How to Make Native American Pottery

Dana Hinders
Native American pottery

Traditional Native American pottery was used for water and food storage, as well as for cooking, eating, and drinking. Today, however, Native American pottery is prized largely for its artistic beauty. Most authentic Native American pottery is displayed in museums, although there are still some artisans who sell their work online and through gift and ceramics shops. If you enjoy making your own pottery, consider using some of their techniques in your work.

Techniques for Making Native American Pottery

Native American pottery

Native American pottery is created using a number of different techniques.

Coil Technique

The coil technique for making pottery is the best known process and the method that is most often taught to young art students when they are learning how to make pottery. The coil technique for constructing pottery involves creating a long thin "rope" of clay that is rolled and layered to create the pot. The coils are scored with a small knife, and a mixture of clay and water called slip is applied between each layer to make sure the pot stays together when it is fired.

Native Tech has an illustrated guide to how the coil technique was used by Native Americans.

Paddle and Anvil Technique

Native American pottery

The paddle and anvil technique, used by the Mogollon, involved shaping clay around a rock or other large object. Once the basic shape of the pot was formed, the clay was smoothed with a wooden handle.

Slab

The slab technique involved hand forming a pot into the desired shape. As you might expect, results from this technique depend greatly upon the skill of the potter. However, some Native American peoples did combine slab and coil techniques to create their pots. This resulted in more attractive pieces overall.

Decorating the Pot

Native American pottery

Native American pottery is often decorated with designs that have a special meaning to the artist. The symbols used on pottery might include:

  • Natural forces and objects, such as the sun, moon, and clouds
  • Animals, such as frogs, bears, deer, coyotes, and turtles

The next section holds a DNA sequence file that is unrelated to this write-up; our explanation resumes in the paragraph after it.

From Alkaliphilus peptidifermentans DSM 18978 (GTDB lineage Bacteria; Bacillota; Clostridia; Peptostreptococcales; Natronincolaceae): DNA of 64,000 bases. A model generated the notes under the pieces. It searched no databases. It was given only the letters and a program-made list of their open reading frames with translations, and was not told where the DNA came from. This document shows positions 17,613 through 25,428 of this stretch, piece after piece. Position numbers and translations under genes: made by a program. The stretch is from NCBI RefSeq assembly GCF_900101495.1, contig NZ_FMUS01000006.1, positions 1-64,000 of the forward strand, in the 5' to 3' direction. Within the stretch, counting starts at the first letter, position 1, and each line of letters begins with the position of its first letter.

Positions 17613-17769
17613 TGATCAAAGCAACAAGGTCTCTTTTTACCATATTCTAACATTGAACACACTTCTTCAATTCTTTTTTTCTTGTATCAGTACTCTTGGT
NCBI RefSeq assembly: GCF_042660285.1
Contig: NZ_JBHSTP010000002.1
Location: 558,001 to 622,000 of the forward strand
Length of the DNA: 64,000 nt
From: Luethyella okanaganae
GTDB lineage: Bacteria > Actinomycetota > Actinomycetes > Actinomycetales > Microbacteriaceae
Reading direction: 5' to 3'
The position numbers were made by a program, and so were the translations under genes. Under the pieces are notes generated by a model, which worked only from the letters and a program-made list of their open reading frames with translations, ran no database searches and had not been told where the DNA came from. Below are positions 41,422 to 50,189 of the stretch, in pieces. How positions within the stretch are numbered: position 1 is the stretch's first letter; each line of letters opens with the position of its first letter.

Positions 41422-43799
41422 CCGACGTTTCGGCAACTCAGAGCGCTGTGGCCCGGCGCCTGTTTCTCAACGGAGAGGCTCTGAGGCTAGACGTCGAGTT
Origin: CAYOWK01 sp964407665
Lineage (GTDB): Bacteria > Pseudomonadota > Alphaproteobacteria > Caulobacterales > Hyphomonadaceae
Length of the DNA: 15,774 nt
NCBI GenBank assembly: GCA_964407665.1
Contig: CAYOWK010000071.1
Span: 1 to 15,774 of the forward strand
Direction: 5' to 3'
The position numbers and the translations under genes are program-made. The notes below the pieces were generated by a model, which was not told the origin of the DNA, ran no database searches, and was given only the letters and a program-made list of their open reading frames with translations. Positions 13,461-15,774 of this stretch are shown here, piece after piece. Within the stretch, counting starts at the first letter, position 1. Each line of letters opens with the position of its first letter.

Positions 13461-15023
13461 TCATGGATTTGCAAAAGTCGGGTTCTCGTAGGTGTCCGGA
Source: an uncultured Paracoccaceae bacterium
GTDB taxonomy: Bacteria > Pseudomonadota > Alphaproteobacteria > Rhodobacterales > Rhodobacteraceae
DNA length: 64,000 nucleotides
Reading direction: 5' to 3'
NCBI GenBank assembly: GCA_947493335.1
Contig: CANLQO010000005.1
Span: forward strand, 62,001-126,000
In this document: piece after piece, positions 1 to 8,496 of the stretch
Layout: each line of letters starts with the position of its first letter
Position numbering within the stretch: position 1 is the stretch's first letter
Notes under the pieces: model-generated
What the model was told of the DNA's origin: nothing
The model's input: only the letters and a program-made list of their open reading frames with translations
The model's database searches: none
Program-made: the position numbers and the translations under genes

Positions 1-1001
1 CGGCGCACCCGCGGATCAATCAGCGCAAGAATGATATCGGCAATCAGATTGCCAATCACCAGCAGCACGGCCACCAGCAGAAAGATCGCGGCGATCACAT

• Clowns to symbolize well being and good times
  • Arrows to indicate direction and movement
  • Feathers as symbols of prayer or indicators of honor

Warpaths2Peacepipes has illustrations of many of the symbols used on Native American pottery, along with explanations of what each symbol means.

Effigy pottery is native American pottery that is in the shape of an actual animal. For example, a bowl might be formed to look like a large duck complete with a tail and beak.

Obviously, Native Americans didn't have access to commercially made glazes for painting their pottery. They created their own paints using natural materials. For example, Pueblo tribes created a black pigment for painting pottery by using boiled wild spinach - a combination of Rocky Mountain bee plant and tansy mustard. Ground minerals from rocks were used to make various red and yellow paints.

Additional Information

Palms Trading provides a detailed explanation of how pottery making differs among various tribes.

If you're a teacher or home schooling parent, The Illinois State Museum offers a downloadable lesson plan for teaching the basics of making Native American pottery to children grades 3-12.

Form Meets Function

Since they are both beautiful and extremely useful, examples of Native American pottery continue to be prized by people throughout the world. Duplicating some of the traditional methods for creating and decorating Native American pottery can help you develop a better appreciation for this lovely art form.

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How to Make Native American Pottery